The best of EcoWatch, right in your inbox. Sign up for our email newsletter!
Hundreds Protest Inside U.N. Climate Talks
In solidarity with the millions of people already feeling the impacts of climate change, hundreds of people protested in the halls of the United Nations Climate Talks Dec. 9 to demand that nations not sign a “death sentence” in Durban, South Africa.
The march filled the hall outside of the main negotiating room in Durban just as the afternoon round of talks were scheduled to begin. Standing side-by-side with delegates from some of the world’s most vulnerable countries, civil society representatives sang traditional South African freedom songs and chanted slogans like, “Listen to the People, Not the Polluters.”
“We are all the people of Africa. We are all people of the islands,” said Kumi Naidoo, the Durban-born executive director of Greenpeace International. Naidoo appealed directly to the U.S. to step out of the way of progress. “President Obama, do not listen to the CEOs of fossil fuel companies. Listen to the people.”
In the last 48 hours, more than 700,000 people have signed petitions calling on major emitters to stand with the nations of Africa and resist any attempts to delay climate action until 2020. The bulk of the signatures came from the global campaigning organization, Avaaz.org who called on the leaders of Brazil, China and Europe to, “Stand with Africa and face down the USA and other countries looking to wreck the climate talks and our planet.”
"The world is standing in solidarity with those here in Durban who are taking action," said Avaaz senior campaigner Iain Keith. "The climate talks have just a few hours to go, and the future of Africa and the planet hangs in the balance. History will judge these negotiators based on the decisions they make tonight."
As of 3:30 p.m. Durban time on Dec. 9, protesters still filled a hallway of the conference center, singing, chanting and listening to speeches from activists and representatives from around the world. It is unclear whether security will allow the gathering to proceed throughout the day or clear the area.
“Any agreement to delay real climate action until 2020 would be a death sentence for millions of people in Africa and around the world,” said Landry Ninteretse of the international climate campaign 350.org. “We are tired of waiting for progress.”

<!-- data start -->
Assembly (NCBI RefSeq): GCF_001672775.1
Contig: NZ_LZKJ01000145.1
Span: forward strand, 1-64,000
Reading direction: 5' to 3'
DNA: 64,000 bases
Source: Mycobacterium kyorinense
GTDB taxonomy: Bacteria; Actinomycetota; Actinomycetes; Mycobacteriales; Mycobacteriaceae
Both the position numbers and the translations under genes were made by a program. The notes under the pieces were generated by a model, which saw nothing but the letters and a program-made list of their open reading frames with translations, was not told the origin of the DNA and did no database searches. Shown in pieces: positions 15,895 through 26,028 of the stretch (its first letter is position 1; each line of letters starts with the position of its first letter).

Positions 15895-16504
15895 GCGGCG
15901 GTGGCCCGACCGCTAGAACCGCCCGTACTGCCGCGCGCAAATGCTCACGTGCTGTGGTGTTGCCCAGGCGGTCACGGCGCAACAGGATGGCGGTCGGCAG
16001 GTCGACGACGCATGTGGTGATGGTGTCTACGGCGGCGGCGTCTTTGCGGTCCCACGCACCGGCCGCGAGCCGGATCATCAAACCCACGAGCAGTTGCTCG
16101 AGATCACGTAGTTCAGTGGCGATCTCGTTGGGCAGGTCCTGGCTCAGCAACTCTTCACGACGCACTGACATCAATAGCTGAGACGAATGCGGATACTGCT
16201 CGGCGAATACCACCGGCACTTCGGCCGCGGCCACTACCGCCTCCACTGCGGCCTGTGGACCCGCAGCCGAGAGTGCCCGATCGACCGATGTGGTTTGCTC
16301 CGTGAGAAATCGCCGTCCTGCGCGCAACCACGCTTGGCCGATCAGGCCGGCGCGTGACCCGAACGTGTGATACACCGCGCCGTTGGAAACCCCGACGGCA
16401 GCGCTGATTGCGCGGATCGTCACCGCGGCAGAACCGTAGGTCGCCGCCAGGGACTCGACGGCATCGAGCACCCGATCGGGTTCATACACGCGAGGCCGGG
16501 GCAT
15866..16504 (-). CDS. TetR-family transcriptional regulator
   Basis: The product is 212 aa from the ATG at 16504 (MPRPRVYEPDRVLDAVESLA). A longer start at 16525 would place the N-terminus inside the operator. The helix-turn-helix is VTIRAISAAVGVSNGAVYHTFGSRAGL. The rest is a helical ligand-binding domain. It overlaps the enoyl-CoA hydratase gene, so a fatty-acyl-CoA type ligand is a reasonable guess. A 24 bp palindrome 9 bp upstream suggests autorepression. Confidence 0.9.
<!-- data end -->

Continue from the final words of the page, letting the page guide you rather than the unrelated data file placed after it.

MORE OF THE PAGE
For more information, click here.
EcoWatch Daily Newsletter
By Erica Cirino
Visit a coral reef off the coast of Miami or the Maldives and you may see fields of bleached white instead of a burst of colors.
By Jason Bittel
High up in the mountains of Montana's Glacier National Park, there are two species of insect that only a fly fishermen or entomologist would probably recognize. Known as stoneflies, these aquatic bugs are similar to dragonflies and mayflies in that they spend part of their lives underwater before emerging onto the land, where they transform into winged adults less than a half inch long. However, unlike those other species, stoneflies do their thing only where cold, clean waters flow.
By Bob Curley
- The new chicken sandwiches at McDonald's, Popeyes, and Chick-fil-A all contain the MSG flavor enhancement chemical.
- Experts say MSG can enhance the so-called umami flavor of a food.
- The ingredient is found in everything from Chinese food and pizza to prepackaged sandwiches and table sauces.
McDonald's wants to get in on the chicken sandwich war currently being waged between Popeyes and Chick-fil-A.
By Andrea Germanos
Youth climate activists marched through the streets of Davos, Switzerland Friday as the World Economic Forum wrapped up in a Fridays for Future demonstration underscoring their demand that the global elite act swiftly to tackle the climate emergency.
By Tim Radford
The year is less than four weeks old, but scientists already know that carbon dioxide emissions will continue to head upwards — as they have every year since measurements began — leading to a continuation of the Earth's rising heat.